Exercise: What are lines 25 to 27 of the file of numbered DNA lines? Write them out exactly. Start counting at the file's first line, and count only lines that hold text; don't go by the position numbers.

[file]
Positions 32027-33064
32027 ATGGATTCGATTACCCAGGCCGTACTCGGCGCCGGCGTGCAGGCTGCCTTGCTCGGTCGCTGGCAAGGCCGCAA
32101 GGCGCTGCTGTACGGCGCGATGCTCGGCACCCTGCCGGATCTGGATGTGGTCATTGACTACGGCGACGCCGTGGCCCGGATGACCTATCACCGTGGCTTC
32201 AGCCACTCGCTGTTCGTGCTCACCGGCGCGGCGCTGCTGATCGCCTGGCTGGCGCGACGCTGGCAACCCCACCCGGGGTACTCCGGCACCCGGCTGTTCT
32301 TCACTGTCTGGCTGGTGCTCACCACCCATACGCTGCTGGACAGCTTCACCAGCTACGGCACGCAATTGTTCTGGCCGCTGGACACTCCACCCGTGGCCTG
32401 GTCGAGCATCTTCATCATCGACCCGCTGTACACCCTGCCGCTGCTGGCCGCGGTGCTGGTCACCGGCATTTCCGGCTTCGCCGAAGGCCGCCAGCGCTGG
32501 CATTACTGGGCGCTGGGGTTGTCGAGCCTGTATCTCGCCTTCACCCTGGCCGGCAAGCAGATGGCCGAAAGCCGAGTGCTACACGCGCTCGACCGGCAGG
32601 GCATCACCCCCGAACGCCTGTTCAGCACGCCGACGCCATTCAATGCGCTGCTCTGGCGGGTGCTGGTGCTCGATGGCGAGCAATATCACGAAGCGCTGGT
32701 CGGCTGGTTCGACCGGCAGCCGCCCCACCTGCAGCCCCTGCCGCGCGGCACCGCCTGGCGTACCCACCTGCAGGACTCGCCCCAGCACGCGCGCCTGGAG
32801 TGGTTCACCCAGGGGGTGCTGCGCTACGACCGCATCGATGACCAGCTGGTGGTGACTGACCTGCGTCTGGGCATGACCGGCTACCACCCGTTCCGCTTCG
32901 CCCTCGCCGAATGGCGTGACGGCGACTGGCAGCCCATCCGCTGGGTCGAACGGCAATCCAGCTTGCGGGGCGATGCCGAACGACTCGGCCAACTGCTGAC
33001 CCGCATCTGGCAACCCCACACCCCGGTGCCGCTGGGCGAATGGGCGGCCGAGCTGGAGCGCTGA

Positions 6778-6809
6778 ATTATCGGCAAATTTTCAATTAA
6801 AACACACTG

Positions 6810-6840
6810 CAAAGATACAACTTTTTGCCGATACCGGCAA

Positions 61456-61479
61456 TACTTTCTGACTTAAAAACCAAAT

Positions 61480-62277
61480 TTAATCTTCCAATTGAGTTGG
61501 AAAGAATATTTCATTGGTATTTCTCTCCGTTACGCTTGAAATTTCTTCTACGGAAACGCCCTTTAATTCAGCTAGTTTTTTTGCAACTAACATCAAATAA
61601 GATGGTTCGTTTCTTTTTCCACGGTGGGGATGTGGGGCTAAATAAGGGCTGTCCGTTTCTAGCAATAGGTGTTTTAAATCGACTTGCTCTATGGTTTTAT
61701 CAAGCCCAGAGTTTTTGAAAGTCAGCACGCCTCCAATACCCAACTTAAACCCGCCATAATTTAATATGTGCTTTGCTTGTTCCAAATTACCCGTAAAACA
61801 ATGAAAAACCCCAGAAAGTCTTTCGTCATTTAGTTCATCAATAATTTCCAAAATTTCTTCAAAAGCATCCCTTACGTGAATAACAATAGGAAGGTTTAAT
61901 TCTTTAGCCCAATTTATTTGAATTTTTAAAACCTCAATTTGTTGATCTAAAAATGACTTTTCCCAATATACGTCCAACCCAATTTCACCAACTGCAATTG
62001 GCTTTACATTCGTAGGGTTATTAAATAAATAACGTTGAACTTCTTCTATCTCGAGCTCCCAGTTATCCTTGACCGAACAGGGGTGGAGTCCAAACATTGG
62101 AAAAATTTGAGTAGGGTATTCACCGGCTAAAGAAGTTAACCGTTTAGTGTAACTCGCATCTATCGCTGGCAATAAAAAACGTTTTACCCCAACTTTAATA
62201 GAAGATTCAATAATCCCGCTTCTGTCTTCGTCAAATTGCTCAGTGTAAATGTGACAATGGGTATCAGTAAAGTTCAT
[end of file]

61801 ATGAAAAACCCCAGAAAGTCTTTCGTCATTTAGTTCATCAATAATTTCCAAAATTTCTTCAAAAGCATCCCTTACGTGAATAACAATAGGAAGGTTTAAT
61901 TCTTTAGCCCAATTTATTTGAATTTTTAAAACCTCAATTTGTTGATCTAAAAATGACTTTTCCCAATATACGTCCAACCCAATTTCACCAACTGCAATTG
62001 GCTTTACATTCGTAGGGTTATTAAATAAATAACGTTGAACTTCTTCTATCTCGAGCTCCCAGTTATCCTTGACCGAACAGGGGTGGAGTCCAAACATTGG